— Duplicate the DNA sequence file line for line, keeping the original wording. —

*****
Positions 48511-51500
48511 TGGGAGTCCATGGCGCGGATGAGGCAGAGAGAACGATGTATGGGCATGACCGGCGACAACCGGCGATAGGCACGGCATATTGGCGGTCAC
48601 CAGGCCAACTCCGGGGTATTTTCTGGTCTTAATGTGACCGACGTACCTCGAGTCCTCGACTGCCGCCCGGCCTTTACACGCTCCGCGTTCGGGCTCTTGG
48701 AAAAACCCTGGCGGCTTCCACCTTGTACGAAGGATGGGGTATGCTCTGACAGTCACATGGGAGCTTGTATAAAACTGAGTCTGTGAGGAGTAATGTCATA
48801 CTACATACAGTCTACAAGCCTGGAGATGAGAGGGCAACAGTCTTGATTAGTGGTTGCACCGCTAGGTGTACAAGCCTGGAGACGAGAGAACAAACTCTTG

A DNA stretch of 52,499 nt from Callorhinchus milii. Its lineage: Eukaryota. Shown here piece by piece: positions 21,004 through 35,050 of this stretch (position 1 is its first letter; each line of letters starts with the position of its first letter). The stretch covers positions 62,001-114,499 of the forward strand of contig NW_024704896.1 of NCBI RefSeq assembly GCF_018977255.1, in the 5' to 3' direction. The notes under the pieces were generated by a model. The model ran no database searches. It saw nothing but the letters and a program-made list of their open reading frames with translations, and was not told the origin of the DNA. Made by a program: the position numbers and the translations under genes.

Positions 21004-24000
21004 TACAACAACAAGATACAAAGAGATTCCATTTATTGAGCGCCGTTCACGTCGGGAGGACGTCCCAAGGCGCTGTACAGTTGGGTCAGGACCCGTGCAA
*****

Positions 48511-51500
48511 TGGGAGTCCATGGCGCGGATGAGGCAGAGAGAACGATGTATGGGCATGACCGGCGACAACCGGCGATAGGCACGGCATATTGGCGGTCAC
48601 CAGGCCAACTCCGGGGTATTTTCTGGTCTTAATGTGACCGACGTACCTCGAGTCCTCGACTGCCGCCCGGCCTTTACACGCTCCGCGTTCGGGCTCTTGG
48701 AAAAACCCTGGCGGCTTCCACCTTGTACGAAGGATGGGGTATGCTCTGACAGTCACATGGGAGCTTGTATAAAACTGAGTCTGTGAGGAGTAATGTCATA
48801 CTACATACAGTCTACAAGCCTGGAGATGAGAGGGCAACAGTCTTGATTAGTGGTTGCACCGCTAGGTGTACAAGCCTGGAGACGAGAGAACAAACTCTTG

A DNA stretch of 52,499 nt from Callorhinchus milii. Its lineage: Eukaryota. Shown here piece by piece: positions 21,004 through 35,050 of this stretch (position 1 is its first letter; each line of letters starts with the position of its first letter). The stretch covers positions 62,001-114,499 of the forward strand of contig NW_024704896.1 of NCBI RefSeq assembly GCF_018977255.1, in the 5' to 3' direction. The notes under the pieces were generated by a model. The model ran no database searches. It saw nothing but the letters and a program-made list of their open reading frames with translations, and was not told the origin of the DNA. Made by a program: the position numbers and the translations under genes.

Positions 21004-24000
21004 TACAACAACAAGATACAAAGAGATTCCATTTATTGAGCGCCGTTCACGTCGGGAGGACGTCCCAAGGCGCTGTACAGTTGGGTCAGGACCCGTGCAA